Significance of FMEA (Failure Modes and Effect Analysis)

Introduction to FMEA

FMEA is known as Failure Modes and Effect Analysis, the process responsible for mitigating the risk of failure modes through a suitable recommended action that will be included during the design phases of the asset. It is a well-designed and systematically structured method for identifying and evaluating exposure to failure during an ongoing process. Therefore, it assesses the impact of potential failure to implement suitable changes in order to safeguard the integrity and reliability of the asset.

Moreover, FMEA predominantly focuses on preventing potential failures and the systematic prevention methodology potentially minimizes risks that could be harmful to the surrounding. This well-defined approach utilizes an expert team of individuals to evaluate processes for potential failures and further prevent them by proactively implementing suitable solutions.

The following essential points shall be incorporated during FMEA:

  • Which things/processes can go wrong and fail? – Failure Modes
  • Causes/trigger of failures – Failure Causes
  • The consequence of each failure – Failure Effects

Fundamental Components of FMEA

FME analysis focuses on the failure of systems- we all have wondered about what could potentially go wrong at our workplace. Which puts health, safety, and organizational reputations at risk. Why would we want something to go wrong to fix the problem respectively? Therefore, FMEA anticipates potential problems to efficiently mitigate them beforehand.

FMEA procedure sets forth a comprehensive worksheet that includes:

  • Unique reference number
  • Outlining the important functions within the analysis
  • Testing the severity and significance of the impact
  • Probability/frequency of the analysis
  • Detection-detecting or preventing potential failures
  • Risk priority number (RPN)
  • Mitigation measures for the potential risks

When to Implement FMEA (Failure Modes and Effect Analysis)

Failure Modes and Effects Analysis is not one-time, it involves the process of constantly creating effective protocols. Expert individuals will perform the analysis based on organizational needs. This can involve design phases of a system, changing the functional strategies of a system, and creating control plans prior to developing new processes. Moreover, one of the main advantages of this analysis is to regulate lean production methodology during a system lifecycle and possibly identify, evaluate, and mitigate potential malfunction risks.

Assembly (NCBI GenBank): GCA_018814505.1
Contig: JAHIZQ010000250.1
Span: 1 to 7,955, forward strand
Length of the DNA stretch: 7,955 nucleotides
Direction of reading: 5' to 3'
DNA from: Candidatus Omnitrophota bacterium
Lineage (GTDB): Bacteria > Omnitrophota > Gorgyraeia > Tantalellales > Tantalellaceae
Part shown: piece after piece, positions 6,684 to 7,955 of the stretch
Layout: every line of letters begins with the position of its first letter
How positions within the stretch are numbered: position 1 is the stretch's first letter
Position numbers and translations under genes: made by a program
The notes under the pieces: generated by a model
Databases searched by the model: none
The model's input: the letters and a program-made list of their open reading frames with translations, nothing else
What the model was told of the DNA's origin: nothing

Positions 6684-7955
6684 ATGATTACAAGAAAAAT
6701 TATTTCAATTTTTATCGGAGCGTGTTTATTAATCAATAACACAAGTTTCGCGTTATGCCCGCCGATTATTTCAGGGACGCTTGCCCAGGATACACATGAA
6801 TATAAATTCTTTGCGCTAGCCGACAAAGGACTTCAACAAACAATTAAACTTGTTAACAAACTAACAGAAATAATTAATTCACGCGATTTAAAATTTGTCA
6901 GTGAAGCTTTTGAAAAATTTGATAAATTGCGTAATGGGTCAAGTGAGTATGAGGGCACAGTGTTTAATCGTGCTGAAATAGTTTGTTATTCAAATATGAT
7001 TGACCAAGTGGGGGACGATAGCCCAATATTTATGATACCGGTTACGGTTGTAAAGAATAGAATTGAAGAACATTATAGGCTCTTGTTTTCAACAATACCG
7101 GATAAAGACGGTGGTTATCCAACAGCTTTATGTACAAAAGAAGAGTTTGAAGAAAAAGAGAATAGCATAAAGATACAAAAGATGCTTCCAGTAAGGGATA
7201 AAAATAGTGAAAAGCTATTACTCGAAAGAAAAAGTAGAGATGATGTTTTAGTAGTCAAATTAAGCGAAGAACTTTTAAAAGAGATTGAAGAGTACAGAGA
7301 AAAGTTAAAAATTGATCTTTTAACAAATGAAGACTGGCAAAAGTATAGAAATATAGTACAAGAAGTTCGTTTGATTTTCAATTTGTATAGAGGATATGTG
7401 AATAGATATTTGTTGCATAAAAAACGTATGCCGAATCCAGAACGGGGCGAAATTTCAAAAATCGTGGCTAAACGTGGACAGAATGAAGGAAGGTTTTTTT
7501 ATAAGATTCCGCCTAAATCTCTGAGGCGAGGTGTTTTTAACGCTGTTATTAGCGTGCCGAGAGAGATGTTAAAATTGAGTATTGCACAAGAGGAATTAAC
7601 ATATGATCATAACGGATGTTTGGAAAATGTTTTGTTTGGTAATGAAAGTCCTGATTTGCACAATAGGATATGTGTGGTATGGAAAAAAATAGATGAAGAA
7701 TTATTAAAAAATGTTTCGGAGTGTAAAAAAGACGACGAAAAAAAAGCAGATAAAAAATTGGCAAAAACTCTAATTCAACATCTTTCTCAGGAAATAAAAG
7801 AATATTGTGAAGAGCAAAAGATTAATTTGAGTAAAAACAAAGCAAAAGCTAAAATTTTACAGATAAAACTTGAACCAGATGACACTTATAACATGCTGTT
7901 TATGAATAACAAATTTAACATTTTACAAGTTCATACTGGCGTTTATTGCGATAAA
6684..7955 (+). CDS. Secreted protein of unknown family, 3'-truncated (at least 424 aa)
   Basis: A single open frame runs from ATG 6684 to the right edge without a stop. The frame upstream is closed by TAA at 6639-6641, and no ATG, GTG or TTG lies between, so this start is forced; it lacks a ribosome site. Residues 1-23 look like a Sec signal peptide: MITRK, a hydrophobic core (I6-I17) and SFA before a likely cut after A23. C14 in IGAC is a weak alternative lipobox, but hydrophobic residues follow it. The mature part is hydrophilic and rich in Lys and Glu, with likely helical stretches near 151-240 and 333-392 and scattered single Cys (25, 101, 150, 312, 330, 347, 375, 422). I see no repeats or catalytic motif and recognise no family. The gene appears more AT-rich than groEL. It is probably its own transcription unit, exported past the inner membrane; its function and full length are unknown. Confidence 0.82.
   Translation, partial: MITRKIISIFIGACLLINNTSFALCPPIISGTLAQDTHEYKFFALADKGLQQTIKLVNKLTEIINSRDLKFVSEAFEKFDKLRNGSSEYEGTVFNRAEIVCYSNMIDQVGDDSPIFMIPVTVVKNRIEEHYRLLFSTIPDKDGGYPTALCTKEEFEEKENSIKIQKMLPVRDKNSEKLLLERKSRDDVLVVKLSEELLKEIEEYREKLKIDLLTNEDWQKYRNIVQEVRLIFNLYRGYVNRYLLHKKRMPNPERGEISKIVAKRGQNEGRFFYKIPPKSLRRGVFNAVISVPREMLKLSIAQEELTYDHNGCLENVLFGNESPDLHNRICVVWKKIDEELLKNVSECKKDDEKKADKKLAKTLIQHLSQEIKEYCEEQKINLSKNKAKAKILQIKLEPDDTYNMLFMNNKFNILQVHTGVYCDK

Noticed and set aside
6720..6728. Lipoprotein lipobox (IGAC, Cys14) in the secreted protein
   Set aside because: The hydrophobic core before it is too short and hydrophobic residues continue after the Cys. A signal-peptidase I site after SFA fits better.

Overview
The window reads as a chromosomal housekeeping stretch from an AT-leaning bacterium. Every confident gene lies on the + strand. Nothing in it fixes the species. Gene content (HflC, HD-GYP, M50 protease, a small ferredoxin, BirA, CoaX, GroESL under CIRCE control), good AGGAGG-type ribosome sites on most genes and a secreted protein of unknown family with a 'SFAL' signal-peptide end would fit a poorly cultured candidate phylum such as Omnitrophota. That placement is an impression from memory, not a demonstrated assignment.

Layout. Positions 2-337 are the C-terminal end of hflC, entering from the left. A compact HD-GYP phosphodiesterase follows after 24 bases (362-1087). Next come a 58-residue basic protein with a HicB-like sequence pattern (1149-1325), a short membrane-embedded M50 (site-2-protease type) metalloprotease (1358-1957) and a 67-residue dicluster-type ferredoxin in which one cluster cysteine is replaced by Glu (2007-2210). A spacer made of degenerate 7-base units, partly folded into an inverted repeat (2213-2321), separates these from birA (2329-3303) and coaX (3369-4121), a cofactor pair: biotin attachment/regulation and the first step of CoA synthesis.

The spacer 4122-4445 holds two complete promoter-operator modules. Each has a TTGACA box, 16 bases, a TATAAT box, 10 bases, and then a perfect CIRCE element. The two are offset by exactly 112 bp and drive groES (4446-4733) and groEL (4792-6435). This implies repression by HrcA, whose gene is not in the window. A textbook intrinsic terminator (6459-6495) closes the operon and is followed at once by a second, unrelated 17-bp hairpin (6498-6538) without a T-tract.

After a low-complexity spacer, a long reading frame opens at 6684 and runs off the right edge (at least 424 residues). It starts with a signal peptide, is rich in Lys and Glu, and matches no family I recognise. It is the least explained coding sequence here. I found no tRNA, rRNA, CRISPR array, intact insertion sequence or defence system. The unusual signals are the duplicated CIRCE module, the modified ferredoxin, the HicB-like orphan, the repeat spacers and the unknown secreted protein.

Failure Modes and Effect Analysis

Universal Steps to Implement FMEA Procedure

As discussed earlier, there are various ways to implement the FMEA methodology according to specific organizational needs. To note, the main purpose of the analysis is to prevent failures prior to any hazardous situations/accidents.

The steps are as follows:

  1. Develop a team of expert individuals having extensive knowledge of systems, design, and processes.
  2. The set team of individuals shall have a comprehensive understanding of customer experience, design, and system procedures.
  3. Identify and analyze the scope of the system structure, involving the main aspects of process and design.
  4. Evaluating components of system structures.
  5. Identify points of potential failures.
  6. Extensively evaluate the system and design process respectively.
  7. Carefully analyze the causes and effects mode of potential failures.
  8. Document each potential failure effect by ranking the effect against occurrence and detection probability.
  9. Assess mitigation strategies for critical failure risks.
  10. Review and modify potential risk strategies accordingly.

Benefits of Conducting FMEA (Failure Modes and Effect Analysis)

  • Sets forth early detection of potential failure that could have an adverse impact on asset integrity.
  • Let us identify and create effective mitigation strategies for potential failures and effects.
  • Eliminates the impact of sudden and late changes due to various situations.
  • Minimizes re-occurrence of potential risks.
  • Leads to an effective team-based approach during critical failures.
  • Promotes cost-effective strategies by preventing failures that would cost high if not detected at an earlier stage.

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